Strike threat pushes Ryanair into about-turn on union recognition

Michael O’Leary changes long-standing policy following talks with board members

Ryanair’s chief people officer, Eddie Wilson, dismissed any speculation that the move to recognise unions would change Ryanair’s disciplined approach to controlling costs. Photograph: Hayoung Jeon/EPA

Ryanair’s chief people officer, Eddie Wilson, dismissed any speculation that the move to recognise unions would change Ryanair’s disciplined approach to controlling costs. Photograph: Hayoung Jeon/EPA

 

The threat of rolling strikes across Europe prompted Ryanair and its chief executive Michael O’Leary to about-turn on a long-standing policy and recognise trade unions.

Groups representing captains working for the airline in the Republic and Portugal were planning to strike on Wednesday, while German pilots’ union VC was threatening to halt work any time up to December 23rd.

Members of Spanish pilots’ union Sepla in Ryanair had signalled their willingness to strike earlier this week, while their Swedish colleagues were expected to follow suit in coming days.

Mr O’Leary decided to change the airline’s policy of not recognising unions after speaking to senior figures on its board. Insiders say it was a difficult decision for those involved.

“They came to the conclusion that ultimately if people want union recognition badly enough to go on strike then that’s what they want,” said one.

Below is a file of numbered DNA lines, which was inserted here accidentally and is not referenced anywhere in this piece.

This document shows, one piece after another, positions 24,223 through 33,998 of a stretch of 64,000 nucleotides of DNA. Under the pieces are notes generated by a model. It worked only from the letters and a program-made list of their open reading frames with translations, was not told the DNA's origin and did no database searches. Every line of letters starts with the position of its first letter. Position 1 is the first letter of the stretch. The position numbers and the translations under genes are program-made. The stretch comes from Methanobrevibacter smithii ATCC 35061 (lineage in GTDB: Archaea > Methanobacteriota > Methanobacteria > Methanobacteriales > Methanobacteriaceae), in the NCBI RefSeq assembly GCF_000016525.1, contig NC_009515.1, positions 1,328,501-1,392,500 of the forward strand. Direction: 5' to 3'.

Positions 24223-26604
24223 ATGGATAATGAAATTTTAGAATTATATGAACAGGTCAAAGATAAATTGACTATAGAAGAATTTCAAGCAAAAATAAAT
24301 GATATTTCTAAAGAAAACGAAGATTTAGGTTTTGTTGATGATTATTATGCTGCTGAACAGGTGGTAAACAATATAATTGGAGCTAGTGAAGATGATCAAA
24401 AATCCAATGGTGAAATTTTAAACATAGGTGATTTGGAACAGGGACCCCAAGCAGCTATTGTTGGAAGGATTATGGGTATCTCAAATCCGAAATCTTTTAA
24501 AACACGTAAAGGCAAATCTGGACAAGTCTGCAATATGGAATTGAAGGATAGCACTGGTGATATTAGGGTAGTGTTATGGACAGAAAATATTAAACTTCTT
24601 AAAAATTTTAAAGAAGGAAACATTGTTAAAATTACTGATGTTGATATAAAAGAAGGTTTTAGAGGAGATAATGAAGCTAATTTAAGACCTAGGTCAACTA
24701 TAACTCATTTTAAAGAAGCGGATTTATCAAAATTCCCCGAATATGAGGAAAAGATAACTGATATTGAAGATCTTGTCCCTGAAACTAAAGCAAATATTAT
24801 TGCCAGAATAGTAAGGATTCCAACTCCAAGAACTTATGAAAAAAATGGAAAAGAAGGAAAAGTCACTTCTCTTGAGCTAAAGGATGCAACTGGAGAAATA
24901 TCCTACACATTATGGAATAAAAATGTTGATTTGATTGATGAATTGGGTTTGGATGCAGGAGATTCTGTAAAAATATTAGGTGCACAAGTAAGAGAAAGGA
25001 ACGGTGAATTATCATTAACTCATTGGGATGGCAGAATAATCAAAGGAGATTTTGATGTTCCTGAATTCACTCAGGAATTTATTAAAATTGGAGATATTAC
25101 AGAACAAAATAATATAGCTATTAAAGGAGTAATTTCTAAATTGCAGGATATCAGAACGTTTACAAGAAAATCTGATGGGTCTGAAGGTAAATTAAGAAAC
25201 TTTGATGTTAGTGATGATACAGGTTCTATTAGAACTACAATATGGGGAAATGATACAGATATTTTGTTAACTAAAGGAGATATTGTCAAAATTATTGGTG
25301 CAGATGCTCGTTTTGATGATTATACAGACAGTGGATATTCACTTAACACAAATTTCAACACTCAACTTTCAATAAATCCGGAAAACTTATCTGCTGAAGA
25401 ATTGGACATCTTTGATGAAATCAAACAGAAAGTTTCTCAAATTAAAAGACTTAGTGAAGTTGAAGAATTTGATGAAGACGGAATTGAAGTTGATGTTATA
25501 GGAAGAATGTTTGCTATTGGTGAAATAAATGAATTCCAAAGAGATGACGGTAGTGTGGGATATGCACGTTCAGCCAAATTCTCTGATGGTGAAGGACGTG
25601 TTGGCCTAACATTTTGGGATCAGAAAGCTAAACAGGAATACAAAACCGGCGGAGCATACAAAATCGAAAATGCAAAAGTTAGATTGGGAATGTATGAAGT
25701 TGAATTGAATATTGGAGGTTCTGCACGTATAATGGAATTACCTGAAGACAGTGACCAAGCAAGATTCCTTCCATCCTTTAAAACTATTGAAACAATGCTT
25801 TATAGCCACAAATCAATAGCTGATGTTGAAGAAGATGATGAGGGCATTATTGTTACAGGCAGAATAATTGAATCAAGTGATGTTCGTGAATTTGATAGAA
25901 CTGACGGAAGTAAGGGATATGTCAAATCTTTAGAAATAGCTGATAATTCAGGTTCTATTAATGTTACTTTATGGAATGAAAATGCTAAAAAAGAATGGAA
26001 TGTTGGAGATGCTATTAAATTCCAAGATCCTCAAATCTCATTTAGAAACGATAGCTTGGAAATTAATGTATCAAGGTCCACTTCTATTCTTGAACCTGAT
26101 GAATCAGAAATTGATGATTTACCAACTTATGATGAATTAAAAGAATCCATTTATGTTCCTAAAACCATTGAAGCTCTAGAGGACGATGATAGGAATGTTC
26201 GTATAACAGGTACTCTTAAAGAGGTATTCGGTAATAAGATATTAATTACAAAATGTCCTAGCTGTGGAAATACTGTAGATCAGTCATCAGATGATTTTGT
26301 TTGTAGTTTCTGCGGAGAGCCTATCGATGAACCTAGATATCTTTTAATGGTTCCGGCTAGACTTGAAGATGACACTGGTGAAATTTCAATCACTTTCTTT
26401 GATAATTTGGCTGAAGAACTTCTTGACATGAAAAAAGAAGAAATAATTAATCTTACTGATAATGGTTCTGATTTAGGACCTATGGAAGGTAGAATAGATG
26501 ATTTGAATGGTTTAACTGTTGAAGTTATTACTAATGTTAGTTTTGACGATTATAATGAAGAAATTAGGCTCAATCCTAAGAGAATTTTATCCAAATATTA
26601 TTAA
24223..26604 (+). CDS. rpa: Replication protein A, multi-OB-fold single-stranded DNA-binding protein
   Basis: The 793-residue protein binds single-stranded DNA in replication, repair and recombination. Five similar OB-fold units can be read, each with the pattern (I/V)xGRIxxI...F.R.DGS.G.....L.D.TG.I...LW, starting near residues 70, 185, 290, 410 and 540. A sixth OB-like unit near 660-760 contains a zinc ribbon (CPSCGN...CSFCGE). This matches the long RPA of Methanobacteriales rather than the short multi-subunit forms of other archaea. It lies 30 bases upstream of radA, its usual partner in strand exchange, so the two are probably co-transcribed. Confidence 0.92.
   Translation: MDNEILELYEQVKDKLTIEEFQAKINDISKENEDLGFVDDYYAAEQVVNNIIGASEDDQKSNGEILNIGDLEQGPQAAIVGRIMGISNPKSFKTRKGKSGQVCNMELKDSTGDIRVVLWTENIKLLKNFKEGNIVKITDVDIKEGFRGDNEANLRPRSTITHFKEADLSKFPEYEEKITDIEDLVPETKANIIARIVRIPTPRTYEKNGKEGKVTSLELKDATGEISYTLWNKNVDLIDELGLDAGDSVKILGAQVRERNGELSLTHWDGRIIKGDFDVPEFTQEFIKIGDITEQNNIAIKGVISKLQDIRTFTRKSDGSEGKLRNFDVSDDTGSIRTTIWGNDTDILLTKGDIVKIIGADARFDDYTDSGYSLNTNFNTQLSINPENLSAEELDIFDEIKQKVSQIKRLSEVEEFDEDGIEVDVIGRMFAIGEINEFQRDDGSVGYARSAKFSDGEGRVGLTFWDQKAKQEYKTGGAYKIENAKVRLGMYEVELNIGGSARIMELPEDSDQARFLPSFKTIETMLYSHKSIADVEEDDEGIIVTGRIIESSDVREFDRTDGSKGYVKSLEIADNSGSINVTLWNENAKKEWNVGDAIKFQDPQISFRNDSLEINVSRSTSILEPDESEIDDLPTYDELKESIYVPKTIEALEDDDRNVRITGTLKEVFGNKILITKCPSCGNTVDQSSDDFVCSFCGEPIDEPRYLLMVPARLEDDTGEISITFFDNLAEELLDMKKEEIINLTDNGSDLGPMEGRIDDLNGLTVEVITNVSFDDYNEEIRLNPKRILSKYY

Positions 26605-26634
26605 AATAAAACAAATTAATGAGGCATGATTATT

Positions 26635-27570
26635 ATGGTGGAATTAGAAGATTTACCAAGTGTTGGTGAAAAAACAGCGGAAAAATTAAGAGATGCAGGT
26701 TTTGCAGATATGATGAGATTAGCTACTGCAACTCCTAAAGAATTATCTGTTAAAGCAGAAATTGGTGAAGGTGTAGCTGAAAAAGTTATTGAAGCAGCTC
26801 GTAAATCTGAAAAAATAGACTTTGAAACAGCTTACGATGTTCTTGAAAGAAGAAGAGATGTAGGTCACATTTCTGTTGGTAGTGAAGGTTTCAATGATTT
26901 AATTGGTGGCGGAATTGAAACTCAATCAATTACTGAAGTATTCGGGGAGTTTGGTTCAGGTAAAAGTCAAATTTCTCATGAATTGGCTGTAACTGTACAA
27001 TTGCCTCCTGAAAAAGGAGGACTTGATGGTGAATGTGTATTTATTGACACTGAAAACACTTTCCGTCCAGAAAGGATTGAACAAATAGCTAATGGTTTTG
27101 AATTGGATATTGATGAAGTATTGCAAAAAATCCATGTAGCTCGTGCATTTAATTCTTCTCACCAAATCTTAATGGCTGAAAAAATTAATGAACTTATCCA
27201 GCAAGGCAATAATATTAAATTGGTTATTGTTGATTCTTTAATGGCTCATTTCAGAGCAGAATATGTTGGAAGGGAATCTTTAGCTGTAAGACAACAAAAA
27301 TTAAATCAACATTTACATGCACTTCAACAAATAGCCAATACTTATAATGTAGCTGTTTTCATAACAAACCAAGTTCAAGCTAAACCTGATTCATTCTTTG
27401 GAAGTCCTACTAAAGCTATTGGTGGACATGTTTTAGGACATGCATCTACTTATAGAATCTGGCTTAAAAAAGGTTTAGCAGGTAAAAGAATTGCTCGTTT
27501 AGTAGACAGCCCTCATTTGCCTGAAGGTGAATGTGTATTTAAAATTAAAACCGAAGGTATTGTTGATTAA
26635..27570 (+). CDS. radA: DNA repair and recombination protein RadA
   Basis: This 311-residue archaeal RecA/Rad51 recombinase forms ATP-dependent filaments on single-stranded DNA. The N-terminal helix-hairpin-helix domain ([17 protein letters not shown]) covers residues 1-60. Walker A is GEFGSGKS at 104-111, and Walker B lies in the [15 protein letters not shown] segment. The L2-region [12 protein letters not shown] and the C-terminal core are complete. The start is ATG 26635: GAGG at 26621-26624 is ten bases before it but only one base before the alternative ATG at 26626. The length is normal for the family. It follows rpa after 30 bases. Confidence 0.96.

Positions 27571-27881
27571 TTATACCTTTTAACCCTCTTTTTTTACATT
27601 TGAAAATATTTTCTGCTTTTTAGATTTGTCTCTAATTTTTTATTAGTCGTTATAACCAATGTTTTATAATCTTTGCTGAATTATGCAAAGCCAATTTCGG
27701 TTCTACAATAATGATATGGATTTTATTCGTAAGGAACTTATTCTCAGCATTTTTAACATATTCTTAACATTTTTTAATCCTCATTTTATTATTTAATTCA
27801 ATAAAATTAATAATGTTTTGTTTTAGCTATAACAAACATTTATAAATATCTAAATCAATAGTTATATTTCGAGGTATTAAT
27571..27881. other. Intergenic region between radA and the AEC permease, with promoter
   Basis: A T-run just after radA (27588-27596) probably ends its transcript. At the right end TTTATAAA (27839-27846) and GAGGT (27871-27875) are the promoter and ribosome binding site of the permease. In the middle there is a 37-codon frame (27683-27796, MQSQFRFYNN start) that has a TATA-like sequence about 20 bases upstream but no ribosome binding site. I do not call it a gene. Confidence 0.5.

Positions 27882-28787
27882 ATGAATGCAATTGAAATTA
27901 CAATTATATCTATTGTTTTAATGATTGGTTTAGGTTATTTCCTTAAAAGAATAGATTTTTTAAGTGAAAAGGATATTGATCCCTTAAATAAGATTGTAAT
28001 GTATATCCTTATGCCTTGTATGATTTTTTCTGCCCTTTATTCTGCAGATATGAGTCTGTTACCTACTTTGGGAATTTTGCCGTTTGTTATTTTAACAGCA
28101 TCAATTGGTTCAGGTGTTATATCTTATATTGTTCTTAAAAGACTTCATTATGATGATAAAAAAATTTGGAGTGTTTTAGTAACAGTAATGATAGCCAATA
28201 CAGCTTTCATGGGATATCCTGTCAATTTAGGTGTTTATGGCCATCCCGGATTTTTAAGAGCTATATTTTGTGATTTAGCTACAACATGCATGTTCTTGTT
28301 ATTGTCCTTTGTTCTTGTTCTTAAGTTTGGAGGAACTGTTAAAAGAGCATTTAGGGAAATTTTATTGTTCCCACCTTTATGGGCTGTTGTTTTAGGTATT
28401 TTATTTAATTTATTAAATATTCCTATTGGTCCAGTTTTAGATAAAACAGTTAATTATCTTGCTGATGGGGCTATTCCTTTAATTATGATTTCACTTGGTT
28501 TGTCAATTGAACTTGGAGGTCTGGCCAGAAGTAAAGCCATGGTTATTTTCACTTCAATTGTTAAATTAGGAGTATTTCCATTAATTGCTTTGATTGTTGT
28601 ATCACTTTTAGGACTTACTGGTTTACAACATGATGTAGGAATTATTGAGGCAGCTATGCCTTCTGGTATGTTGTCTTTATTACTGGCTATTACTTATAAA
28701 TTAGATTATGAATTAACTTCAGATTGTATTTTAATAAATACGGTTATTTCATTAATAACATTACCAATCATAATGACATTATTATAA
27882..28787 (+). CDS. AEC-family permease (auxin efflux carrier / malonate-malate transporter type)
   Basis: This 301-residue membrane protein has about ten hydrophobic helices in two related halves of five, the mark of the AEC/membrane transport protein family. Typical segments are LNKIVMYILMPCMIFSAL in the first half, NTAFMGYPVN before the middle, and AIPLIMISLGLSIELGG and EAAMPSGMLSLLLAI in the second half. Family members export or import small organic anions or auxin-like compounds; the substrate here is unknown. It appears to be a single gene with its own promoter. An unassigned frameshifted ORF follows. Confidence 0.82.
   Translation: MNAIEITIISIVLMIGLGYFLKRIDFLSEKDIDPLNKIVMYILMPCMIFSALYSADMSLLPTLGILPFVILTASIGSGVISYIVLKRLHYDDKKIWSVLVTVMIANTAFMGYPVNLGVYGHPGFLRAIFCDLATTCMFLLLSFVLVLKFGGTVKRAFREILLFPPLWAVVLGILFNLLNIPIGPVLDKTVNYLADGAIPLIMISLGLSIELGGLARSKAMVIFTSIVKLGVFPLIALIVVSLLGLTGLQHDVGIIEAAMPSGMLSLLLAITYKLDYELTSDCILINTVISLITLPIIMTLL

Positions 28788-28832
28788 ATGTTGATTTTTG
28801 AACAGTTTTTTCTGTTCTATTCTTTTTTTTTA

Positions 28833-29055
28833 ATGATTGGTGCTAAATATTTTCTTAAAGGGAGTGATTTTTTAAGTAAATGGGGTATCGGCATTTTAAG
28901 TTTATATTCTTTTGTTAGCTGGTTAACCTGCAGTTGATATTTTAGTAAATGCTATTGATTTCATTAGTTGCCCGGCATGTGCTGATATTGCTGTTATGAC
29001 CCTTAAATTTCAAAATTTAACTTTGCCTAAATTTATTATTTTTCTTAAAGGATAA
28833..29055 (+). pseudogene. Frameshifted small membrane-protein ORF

The airline has carefully developed a personnel strategy that sees it mix staff and contractors at each of its 60 or so bases. It paired this with negotiation of terms and conditions separately at each base. The structure was designed specifically to sidestep the possibility of collective bargaining – never mind union-led negotiation – by pilots (and other air crew).

Competing priorities of staff and contractors at each base also helped the airline to keep staff costs as competitive as possible.

Radical about-turn

Ryanair’s chief people officer, Eddie Wilson, confirmed that the threat of co-ordinated strikes across its operations in Europe brought about what was the airline’s most radical about-turn to date.

“That was going to disrupt passengers coming up to Christmas,” he pointed out. Mr Lyons added that Ryanair decided unionisation was coming at some point, so the airline agreed to recognise the pilots’ groups now.

He stressed that the dispute with the pilots was about recognition, not about Ryanair’s terms and conditions, which he maintained were among the most favourable in the industry.

Ryanair has more than 4,000 pilots, about half of whom are captains, a rank needed on every flight. According to Mr Wilson, about 75 per cent of them are directly employed while the balance are contractors. Most of its first officers are contractors.

Its chief people officer indicated that the company was prepared to look at issues such as contract arrangements versus direct employment in any talks with the unions.

He dismissed any speculation that the move to recognise unions would change Ryanair’s disciplined approach to controlling costs, which allows it to keep fares low. “We are not a legacy airline, our people are more productive,” he said. “The model doesn’t change.”

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